Saturn in Scorpio: Do We Dare Talk About Death?
Many years ago, in a time before mobile phones, when skateboards were cool, trousers were high-waisted and hair sharp, a shadow came across the land. Dozens of beautiful princes were cut down in the fullness of youth by a mysterious wasting plague.
The sexually transmitted disease AIDS was named in 1982; in 1984 the HIV virus was identified; in 1986 a British public information campaign called Don’t Die of Ignorance had a major impact on a generation… Sex was never the same again. It was the first government sponsored STD awareness campaign and widely copied around the globe.
During this period, Saturn was in Scorpio — from November 1982 through November 1985. Saturn is, of course, the grim reaper, and Scorpio rules the genitals. The symbolism is stark. Pluto, lord of the kingdom of the dead, the land of shadows, swiftly followed Saturn into Scorpio back in the 1980s. The two worked together, in particular reaping young men, although they were not the only ones to die of AIDS. Pluto stayed in Scorpio for another decade after the grim reaper had moved on.
AIDS is still a scourge in Africa and Asia. But in the West, thanks to advances in medicine, it is no longer a death sentence. The public awareness campaigns, which emphasised the fact that anyone could catch AIDS, apparently did change behaviour in the West too, making it easier to contain the epidemic.
This passage of Saturn through Scorpio (2012-2014/5) has seen no such public health scare, but the story of AIDS does help us to see how Saturn in Scorpio might work. For a start, Saturn in Scorpio delineated new rules about sex, a Scorpio concern.
In fact, Saturn drew a line under AIDS. It was the beginning of the defeat of the disease. Once it was named and the virus correctly isolated, boundaries could be set. Saturn is about endings and limitation. During the previous period of Saturn in Scorpio (1953-1956), the elimination of polio started through mass vaccination. This led to the near eradication of the disease globally — although we have been reminded recently that polio is still with us as it threatens the children of Baghdad and Damascus and Aleppo.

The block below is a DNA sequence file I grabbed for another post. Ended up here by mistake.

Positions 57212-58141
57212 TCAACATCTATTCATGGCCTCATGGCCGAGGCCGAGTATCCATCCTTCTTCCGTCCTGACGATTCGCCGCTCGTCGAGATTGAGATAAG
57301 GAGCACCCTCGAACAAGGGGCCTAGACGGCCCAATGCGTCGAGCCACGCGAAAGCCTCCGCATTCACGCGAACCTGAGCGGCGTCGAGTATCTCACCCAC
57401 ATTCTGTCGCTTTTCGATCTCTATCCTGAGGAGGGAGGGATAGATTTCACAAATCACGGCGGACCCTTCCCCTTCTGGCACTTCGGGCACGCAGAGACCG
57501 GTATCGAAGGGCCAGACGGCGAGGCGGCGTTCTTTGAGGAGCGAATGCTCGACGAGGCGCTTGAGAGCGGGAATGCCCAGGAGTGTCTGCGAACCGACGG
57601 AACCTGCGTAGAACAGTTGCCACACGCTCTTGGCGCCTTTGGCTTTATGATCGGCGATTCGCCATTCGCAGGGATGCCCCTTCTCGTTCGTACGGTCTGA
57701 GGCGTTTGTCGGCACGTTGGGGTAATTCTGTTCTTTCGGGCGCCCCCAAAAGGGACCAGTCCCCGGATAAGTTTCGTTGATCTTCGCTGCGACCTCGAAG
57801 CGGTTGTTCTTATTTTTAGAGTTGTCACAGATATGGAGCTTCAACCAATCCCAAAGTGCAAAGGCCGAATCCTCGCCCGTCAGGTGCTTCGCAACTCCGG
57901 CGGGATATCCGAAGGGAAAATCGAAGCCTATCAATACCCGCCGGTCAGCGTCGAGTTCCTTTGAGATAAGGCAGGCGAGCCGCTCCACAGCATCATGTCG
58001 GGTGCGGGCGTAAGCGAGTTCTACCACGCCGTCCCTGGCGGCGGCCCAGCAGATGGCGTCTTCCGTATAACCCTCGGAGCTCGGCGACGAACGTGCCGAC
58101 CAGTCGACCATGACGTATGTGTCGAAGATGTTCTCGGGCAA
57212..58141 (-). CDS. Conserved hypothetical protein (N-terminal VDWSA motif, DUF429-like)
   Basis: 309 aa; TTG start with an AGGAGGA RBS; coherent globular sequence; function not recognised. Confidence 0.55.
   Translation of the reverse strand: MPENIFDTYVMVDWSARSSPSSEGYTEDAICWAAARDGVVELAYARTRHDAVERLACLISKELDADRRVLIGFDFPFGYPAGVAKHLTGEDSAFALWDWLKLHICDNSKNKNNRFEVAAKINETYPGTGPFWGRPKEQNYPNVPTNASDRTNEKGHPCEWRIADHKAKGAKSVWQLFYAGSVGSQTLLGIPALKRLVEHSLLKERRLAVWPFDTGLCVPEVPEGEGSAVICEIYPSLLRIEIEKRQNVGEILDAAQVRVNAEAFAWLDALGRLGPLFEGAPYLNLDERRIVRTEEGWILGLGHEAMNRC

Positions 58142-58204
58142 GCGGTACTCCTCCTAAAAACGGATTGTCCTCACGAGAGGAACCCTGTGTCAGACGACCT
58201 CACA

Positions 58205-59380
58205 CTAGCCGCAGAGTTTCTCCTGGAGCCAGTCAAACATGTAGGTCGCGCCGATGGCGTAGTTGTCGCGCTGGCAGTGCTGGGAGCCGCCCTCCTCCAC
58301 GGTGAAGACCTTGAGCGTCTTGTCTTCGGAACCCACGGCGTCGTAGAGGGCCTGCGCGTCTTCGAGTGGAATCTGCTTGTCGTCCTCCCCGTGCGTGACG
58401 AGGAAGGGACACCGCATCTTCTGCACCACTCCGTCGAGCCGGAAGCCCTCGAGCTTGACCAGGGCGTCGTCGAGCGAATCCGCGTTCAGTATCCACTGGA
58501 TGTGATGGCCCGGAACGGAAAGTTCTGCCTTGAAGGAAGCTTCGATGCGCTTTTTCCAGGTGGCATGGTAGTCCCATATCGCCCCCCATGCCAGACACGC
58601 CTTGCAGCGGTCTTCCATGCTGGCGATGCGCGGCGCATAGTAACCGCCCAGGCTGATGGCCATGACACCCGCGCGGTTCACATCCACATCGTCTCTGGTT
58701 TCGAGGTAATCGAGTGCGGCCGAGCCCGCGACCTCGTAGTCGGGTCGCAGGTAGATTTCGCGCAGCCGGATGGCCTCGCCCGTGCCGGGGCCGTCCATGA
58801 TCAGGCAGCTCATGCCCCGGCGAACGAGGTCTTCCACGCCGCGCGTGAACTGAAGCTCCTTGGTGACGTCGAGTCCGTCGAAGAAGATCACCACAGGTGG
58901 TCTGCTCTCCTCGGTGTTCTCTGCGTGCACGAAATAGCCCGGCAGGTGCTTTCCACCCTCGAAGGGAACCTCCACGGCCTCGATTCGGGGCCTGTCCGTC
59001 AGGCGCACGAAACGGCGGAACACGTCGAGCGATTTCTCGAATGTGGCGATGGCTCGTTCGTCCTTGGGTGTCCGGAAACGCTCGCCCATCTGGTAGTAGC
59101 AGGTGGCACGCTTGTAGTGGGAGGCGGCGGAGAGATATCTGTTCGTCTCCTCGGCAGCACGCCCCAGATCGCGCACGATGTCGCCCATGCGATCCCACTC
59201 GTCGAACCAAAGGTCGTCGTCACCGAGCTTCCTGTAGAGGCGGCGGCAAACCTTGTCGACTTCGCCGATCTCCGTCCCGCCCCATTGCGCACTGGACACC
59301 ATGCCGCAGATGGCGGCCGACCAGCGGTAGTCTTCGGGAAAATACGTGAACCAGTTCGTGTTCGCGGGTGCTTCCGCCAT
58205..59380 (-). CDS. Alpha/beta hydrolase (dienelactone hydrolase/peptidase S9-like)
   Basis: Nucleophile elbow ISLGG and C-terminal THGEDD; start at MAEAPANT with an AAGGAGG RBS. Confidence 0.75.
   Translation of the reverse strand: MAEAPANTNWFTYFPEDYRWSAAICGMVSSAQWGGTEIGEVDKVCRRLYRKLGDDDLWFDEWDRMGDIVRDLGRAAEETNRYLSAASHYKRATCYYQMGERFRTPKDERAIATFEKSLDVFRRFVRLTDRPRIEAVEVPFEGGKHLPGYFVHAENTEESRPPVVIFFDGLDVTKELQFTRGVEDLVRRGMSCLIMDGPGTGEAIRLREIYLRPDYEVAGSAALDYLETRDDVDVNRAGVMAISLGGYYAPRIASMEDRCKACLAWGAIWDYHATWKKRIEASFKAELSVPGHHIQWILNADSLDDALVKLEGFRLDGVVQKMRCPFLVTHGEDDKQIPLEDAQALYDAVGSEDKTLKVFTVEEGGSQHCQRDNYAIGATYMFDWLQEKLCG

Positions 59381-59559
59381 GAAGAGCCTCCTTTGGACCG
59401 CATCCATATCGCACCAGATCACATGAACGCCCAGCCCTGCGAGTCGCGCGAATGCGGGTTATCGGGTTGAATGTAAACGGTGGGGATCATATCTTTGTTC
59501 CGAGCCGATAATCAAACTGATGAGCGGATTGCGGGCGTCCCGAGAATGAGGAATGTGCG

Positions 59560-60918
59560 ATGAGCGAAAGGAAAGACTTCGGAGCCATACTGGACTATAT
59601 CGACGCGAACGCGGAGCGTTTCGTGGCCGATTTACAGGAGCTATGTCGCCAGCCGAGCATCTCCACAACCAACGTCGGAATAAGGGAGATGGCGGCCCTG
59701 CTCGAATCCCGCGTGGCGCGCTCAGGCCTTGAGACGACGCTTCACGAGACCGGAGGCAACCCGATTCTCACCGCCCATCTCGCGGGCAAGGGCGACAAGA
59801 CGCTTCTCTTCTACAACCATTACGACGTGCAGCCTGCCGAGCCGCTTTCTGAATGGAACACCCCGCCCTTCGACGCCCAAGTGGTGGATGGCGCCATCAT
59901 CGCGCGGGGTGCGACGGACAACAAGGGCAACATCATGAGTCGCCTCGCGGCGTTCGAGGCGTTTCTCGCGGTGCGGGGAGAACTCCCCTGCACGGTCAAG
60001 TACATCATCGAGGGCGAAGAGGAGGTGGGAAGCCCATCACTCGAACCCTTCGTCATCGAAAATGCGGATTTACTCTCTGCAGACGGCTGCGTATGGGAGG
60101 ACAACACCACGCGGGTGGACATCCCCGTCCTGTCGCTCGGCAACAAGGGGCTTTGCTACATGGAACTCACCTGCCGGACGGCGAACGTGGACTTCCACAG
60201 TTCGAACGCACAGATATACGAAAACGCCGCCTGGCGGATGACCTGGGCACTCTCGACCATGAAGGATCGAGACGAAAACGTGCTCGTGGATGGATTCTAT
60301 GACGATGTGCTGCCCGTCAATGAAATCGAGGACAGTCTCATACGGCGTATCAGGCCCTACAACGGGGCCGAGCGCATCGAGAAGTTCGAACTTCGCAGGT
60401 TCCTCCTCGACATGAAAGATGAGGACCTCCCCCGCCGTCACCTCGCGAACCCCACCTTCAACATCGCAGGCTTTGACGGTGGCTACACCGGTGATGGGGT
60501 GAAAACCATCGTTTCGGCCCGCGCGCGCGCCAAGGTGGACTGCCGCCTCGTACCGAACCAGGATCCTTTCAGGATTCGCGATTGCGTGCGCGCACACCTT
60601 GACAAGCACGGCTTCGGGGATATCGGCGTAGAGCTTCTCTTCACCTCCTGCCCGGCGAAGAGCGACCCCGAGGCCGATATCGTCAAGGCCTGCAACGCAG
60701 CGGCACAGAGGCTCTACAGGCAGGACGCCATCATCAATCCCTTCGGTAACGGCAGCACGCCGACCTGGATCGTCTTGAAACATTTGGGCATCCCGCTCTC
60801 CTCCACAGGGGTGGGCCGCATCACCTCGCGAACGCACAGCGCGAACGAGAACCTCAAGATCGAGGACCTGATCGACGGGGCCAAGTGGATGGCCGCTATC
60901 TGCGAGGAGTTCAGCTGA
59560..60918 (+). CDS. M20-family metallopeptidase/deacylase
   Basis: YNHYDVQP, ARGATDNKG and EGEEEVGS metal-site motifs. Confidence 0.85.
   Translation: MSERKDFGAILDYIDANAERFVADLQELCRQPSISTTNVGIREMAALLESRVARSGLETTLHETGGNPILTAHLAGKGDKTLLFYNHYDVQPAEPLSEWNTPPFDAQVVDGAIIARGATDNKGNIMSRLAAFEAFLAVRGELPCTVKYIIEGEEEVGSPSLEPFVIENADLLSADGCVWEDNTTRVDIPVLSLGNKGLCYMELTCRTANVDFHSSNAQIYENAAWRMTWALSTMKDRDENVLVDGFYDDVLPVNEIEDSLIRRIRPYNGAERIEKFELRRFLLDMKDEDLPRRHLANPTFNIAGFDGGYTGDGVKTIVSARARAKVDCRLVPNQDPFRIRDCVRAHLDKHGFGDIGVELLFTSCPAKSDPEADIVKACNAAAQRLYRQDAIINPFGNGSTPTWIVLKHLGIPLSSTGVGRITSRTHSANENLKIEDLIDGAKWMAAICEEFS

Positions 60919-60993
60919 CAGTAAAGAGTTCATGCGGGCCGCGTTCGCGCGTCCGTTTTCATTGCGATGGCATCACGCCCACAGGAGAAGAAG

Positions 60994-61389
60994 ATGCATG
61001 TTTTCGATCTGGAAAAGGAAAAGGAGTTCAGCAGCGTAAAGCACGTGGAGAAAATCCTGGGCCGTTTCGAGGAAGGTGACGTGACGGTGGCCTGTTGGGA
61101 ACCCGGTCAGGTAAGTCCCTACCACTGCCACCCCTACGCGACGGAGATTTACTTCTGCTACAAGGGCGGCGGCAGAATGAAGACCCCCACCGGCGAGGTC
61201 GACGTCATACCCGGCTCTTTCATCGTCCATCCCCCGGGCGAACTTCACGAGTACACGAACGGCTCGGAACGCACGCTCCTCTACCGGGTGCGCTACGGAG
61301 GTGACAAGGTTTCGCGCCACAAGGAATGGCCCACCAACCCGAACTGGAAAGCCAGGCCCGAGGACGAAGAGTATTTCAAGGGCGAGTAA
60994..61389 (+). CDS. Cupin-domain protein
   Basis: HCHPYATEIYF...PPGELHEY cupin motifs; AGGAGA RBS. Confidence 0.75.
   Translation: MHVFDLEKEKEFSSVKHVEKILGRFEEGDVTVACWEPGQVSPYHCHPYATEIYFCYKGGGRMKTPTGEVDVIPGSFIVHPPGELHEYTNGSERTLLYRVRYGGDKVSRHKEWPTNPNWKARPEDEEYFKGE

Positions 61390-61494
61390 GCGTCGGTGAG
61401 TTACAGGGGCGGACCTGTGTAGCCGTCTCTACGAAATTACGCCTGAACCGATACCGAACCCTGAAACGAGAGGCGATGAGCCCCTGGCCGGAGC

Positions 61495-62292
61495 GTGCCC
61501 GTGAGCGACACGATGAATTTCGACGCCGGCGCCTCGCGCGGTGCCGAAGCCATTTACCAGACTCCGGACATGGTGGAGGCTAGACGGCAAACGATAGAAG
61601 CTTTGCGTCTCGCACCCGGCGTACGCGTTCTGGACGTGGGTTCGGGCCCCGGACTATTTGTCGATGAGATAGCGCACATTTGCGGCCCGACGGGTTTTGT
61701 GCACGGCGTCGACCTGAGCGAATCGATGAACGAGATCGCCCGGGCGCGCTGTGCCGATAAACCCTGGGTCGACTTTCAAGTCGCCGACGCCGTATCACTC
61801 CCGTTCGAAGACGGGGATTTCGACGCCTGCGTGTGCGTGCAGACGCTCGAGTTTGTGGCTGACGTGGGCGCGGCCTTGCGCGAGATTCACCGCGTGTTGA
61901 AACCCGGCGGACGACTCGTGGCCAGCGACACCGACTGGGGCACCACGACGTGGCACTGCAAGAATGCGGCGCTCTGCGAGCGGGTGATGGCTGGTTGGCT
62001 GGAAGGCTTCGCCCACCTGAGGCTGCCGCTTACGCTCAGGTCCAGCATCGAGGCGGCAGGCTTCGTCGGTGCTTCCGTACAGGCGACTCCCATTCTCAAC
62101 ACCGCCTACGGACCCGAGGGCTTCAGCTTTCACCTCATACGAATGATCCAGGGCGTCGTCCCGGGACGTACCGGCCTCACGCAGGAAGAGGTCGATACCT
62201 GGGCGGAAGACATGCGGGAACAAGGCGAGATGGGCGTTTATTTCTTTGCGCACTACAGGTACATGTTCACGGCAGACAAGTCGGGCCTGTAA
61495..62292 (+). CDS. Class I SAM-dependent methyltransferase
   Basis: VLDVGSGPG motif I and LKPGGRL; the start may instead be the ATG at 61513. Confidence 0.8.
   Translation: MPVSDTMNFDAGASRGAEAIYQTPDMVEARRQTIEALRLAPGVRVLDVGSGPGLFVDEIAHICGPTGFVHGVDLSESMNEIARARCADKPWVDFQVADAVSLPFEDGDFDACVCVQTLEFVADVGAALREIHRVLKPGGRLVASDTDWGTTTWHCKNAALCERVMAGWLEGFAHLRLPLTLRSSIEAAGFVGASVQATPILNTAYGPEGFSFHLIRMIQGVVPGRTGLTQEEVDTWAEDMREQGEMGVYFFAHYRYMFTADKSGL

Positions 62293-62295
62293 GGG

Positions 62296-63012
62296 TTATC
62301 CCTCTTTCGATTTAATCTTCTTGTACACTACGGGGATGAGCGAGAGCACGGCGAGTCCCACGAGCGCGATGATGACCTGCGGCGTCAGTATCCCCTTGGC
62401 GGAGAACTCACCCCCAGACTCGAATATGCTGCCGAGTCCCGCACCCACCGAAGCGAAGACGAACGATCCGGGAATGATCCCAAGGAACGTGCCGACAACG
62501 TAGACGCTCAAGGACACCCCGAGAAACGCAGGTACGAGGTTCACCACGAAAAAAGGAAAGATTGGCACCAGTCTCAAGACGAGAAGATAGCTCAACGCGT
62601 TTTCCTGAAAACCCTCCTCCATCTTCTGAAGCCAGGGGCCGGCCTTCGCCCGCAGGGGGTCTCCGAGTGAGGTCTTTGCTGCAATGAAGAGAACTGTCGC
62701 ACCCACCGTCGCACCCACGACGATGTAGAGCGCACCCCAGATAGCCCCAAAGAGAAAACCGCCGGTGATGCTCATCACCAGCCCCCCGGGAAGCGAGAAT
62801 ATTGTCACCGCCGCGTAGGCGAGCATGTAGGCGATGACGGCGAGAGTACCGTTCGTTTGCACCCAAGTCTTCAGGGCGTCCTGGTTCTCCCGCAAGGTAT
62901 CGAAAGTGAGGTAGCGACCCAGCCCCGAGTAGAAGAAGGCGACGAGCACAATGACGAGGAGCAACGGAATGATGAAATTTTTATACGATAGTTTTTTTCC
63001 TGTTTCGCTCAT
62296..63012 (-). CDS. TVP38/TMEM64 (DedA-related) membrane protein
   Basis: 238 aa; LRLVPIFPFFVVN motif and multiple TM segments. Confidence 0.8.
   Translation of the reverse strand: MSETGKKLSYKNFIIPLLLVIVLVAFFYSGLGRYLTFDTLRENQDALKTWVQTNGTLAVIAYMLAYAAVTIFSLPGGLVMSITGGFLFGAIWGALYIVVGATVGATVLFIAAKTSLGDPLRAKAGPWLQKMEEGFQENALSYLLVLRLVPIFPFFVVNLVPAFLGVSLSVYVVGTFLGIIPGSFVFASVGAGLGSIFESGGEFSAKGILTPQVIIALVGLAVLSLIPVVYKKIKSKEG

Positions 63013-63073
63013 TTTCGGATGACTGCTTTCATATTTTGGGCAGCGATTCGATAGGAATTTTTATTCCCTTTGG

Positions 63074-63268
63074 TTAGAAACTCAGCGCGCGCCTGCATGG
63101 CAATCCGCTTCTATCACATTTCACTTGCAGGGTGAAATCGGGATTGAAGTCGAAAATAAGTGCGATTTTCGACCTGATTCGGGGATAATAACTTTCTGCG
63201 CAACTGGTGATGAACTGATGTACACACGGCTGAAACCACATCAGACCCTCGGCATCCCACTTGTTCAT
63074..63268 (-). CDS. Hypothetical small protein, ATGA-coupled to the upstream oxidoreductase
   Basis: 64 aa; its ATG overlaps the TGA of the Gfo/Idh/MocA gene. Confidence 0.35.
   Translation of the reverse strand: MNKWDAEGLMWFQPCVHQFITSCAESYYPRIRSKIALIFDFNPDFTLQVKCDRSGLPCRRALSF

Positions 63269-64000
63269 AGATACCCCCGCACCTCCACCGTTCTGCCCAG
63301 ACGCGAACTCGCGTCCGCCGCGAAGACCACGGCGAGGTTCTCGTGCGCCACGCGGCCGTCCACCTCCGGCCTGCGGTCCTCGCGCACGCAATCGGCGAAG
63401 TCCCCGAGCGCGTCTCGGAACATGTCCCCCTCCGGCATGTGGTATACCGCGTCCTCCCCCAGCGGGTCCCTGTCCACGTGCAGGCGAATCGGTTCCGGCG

Scorpio is one of the signs of healing, but not in the sense of caring. Scorpio is about excision — remember its traditional planet is Mars, which rules the scalpel. Scorpio cuts out the cancer, digs out the neurosis, lances the boil, lasers the tumour, and stitches the wound. In 1953, with Saturn in Scorpio, the first open-heart surgery was performed. Scorpio cuts to be kind; Saturn keeps the surgeon steady.
It looks this time around as if we may see an end to malaria – which would be wonderful (and partly thanks to Saturn in Scorpio Bill Gates). But here in Britain, at least, there is another boundary issue no one dares to speak of — when do we allow people to cross the border between life and death?
Every health professional I talk to says the same thing: we need rules about dying. We have rules — the ancient Hippocratic oath — that order us to revive someone so long as life is possible. But what about the quality of that life? And what if we prolong life for another month or another week, what is the cost? Does that balance against, say, vaccinating a child against polio?
Now that life is prolonged by pharmaceuticals beyond dignity, what’s the cut off? That’s Saturn in Scorpio.